Getting the Edge with Strike Indicators – Sporting Properties For Sale
Let’s face it, everyone can use a little “edge” from time to time. If you’re a golfer, maybe your edge is a high-tech, perfectly balanced putter. If you’re a hunter, it might be a scope with observatory-quality optics. And if you’re a nymph fisherman, it may well be a lowly, but indispensable strike indicator.
We all know the jokes (most frequently made by those who don’t use them) that strike indicators are nothing but glorified bobbers, and there is indeed some truth to the claim. A strike indicator is usually designed for the same general purposes as a classic red-and-white plastic bobber: to float, to be visible and to provide some sensitivity to the take of a fish. Build these qualities into a strike indicator that is relatively easy to cast on a flyfisher’s leader and you have the making of a flyfishing revolution.
These days, flyfishers who want to try nymph fishing will find almost as much variety in strike indicators as they’ll find in new models of automobiles. As with automobiles, choosing between them can be a bewildering task, but a few general tips fly fishingshould help with the selection process.
1. Ease of placement should rate near the top of the criteria list for anglers, especially when it is 20 degrees and the wind is howling. Some indicators need to be threaded onto the leader before the fly is tied on, which is fine when putting it on, but a major task when taking it off. Look for indicators that can slip on and off easily with a fly in place, such as any indicator with a slot, or a small loop through which the leader can be doubled and “looped over” the indicator.
2. Similarly, the ability to move the indicator easily up and down the leader is important, as adjustments will need to fish deeper or shallower water. The indicator should adjust easily, but not too easily, as a loose grip on the leader will cause the indicator to slip down towards the fly during casting. As an aside, a general rule of thumb is to place the indicator twice the depth of the water you’re fishing, but this is only a guideline. Adjust as necessary to get the nymph to the depth you want.
3. Good castability can make the difference between a fun day of lots of fish or a frustrating day of lots of tangles. Yarn indicators are remarkably sensitive, but if too bulky will cast with all the grace of a #4 Stimulator. Smaller indicators usually have much less wind resistance than larger indicators, but may be too small to suspend a nymph or to be seen easily.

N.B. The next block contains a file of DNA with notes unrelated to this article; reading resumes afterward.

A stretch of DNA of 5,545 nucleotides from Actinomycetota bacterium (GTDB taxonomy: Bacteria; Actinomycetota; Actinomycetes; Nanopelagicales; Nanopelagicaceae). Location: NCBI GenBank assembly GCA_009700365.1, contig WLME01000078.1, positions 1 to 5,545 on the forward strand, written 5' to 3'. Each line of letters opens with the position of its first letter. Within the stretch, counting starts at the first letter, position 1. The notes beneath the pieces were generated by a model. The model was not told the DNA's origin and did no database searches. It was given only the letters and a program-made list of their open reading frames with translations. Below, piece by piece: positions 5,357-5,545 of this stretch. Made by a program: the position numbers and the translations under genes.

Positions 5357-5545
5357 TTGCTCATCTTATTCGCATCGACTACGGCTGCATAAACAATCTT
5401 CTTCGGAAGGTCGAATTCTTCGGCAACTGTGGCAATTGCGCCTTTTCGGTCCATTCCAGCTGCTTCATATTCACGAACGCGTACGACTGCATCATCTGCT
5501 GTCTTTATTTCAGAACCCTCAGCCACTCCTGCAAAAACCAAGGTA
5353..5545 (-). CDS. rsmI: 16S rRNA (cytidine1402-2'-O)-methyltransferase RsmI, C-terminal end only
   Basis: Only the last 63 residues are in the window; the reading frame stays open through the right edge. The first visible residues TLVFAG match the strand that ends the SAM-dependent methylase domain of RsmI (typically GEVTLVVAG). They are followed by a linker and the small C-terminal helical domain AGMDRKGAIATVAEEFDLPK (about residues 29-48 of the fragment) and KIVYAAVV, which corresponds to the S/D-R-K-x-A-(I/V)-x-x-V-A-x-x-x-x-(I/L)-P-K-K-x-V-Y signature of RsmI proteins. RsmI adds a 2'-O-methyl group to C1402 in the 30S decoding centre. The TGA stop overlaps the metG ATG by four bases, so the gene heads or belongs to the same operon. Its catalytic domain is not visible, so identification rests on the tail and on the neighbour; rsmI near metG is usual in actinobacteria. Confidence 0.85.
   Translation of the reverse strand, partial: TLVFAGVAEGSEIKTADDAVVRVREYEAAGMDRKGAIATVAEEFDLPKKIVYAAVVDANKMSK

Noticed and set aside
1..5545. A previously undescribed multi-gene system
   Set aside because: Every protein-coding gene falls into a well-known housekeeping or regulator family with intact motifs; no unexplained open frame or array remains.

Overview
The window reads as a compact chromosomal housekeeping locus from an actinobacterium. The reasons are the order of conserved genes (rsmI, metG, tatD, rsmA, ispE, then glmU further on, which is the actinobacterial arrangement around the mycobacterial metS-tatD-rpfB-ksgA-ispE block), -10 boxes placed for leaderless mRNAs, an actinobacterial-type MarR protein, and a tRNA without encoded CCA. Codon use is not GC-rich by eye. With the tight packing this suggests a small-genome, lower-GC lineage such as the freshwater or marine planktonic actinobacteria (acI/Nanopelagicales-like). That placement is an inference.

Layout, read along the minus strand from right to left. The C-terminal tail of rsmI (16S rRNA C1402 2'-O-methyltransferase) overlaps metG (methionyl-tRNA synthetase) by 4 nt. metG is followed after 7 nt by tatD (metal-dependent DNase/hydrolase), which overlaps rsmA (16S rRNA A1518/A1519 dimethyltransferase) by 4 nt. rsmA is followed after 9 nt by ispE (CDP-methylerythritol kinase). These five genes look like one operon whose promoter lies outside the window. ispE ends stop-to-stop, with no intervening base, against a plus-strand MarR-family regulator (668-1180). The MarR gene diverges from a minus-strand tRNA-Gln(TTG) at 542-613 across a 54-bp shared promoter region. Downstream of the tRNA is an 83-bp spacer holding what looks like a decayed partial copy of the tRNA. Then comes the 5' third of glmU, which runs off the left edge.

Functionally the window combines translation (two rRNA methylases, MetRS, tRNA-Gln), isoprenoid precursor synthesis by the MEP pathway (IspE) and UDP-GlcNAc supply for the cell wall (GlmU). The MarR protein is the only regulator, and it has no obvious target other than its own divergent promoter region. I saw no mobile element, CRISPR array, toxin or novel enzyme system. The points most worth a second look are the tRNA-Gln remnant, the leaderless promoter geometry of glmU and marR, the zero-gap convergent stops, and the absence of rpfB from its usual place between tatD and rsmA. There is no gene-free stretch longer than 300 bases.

4. Usually, the indicator should be just large enough to suspend the nymph and any additional weight on your leader. Larger indicators will be hard to cast and smaller indicators will sink like the Titanic.
5. Indicator materials can vary greatly. As long as they float well, it makes little difference whether you are using polypropelene yarn, plastic, foam or cork indicators. Even a high-floating dry fly can make an excellent indicator, but it comes up short regarding Criteria #2, the ability to move it up and down the leader.
6. Color is largely a matter of personal preference. Many prefer bright pink, orange or chartreuse colors, but black or white indicators have their followers too, especially if the fish are wary of bright colors. Lighting conditions can also make some colors a better choice on bright days, other colors on cloudy days, etc.
No matter what type of indicator is chosen, all will require concentration in order to fish with them well. Indicators vary in sensitivity, and only personal trial and error will determine which ones work best with your eyesight and “feel”. The indicator simply signals what is happening with your nymph below the surface, so any unnatural slowing (sometimes speeding) or stopping of the indicator should cry out “set the hook!” Much of the time the nymph will have merely ticked a rock on the bottom, but more often than you might imagine, you’ll be connected to a throbbing trout that didn’t care whether you were using an indicator or not. And as you release the fat fish back into the river, you’ll not care if anyone else thinks that you’re “bobber fishing,” either.